Monday, August 08, 2005



Any fame is a by-product of making something that means something.

Thanks, Banksy

Sunday, August 07, 2005

Some Thoughts on Management

dilbert's manager

It's been ten years since I started working in a corporate, and I sometimes wonder what I would say to myself ten years ago, if I could, from all the experience that has happened.

One of the things that I'd love to tell anybody who's willing to hear is that 'management' is unnecessarily overhyped. Considering how much of the work is done by managers and how much is done by the team, I'm still amazed by how much of a halo 'management' has. Sometimes, it feels like this huge illusion that has been created by management schools and managers themselves to make it feel so ultra important. It might be important, but the huge amount of bad managers belies this.

I was trying to Google for 'Egoless programming', and surprisingly there's a huge amount of material out there on this. In fact, it is a term to be used and watched out for! Wow! But when I try for egoless management, there's hardly anything! The second link talks about Michael Dell, which comes as no surprise. From the article -
But most amazing of all to his peers is Dell's near egoless management. From the start, he has sought out gray-haired mentors to help show him the way.

Like programming, there are two tenets of management -
  1. You own your own words
  2. Assume good intent
(This from Community Building via Voidstar)

Assume Good Intent also means a lot of trust. What happens in reality is so counterintuitive that it could only result from severe brainwashing! The same person who when (s)he was part of the team doing good, suddenly starts suspecting the team when they start managing! Wierd, eh? This particular point sometimes gets obliterated under huge manifestos and the many, many rules of doing management well, like the Six Thinking Hats by De Bono.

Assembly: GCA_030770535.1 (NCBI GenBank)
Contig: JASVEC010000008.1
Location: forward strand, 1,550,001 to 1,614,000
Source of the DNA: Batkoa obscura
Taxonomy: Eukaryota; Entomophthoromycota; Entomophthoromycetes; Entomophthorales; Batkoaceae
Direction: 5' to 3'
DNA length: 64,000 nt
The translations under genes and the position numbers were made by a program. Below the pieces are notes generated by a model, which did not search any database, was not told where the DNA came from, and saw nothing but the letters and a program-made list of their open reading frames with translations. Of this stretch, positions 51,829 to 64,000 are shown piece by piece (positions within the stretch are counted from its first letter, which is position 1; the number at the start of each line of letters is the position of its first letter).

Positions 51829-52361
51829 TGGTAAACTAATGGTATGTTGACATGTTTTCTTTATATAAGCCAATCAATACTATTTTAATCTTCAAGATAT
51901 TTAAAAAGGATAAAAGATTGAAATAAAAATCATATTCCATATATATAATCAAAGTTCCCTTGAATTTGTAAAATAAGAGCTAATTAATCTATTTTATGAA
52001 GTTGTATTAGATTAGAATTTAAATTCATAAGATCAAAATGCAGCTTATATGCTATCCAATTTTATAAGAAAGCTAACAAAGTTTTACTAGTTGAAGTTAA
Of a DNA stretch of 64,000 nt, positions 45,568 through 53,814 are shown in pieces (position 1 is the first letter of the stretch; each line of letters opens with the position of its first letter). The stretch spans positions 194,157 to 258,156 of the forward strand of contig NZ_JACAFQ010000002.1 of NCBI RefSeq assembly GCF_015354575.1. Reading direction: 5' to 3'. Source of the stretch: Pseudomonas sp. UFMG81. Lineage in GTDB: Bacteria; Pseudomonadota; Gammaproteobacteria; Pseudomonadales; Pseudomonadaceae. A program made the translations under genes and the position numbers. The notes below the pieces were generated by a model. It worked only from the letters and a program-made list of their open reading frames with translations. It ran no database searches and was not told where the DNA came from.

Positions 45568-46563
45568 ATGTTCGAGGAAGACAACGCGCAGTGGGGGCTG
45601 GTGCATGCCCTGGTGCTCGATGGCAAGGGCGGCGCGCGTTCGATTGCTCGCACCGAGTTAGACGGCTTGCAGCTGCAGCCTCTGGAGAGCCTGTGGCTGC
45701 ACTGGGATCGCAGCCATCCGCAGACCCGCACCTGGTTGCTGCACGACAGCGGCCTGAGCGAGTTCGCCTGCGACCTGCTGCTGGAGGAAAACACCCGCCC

In my experience, the best managers have always used inclusive terms, like us and we, when referring to the whole team. The worst managers have always used exclusive terms, like you when talking to the team. If that's not alienation, I don't know what is!

All these thoughts about creativity, time management, and all the other jargon associated with good management, should come after these first two tenets.

Of course, there will be slackers, but the goal of management should not be to treat everyone as slackers. Rather it should be to think of everyone as trying to do their own bests.

I get the feeling that mostly managers feel that 'management' is synonymous with 'control'. Well, then they would be called 'Controllers', wouldn't they?

Recently I read an absolutely fantastic blog-post by Paul Graham called What Business Can Learn from Open Source -
Companies ensure quality through rules to prevent employees from screwing up. But you don't need that when the audience can communicate with one another. People just produce whatever they want; the good stuff spreads, and the bad gets ignored. And in both cases, feedback from the audience improves the best work.

I think the same could be said about a lot of management!

Management should be there to guide, not control. Management should be there to listen, not talk. Management should be about seeing the bigger picture, not the nitty gritties. I think the first thing that managers should realise that if it weren't for the team, they wouldn't be there!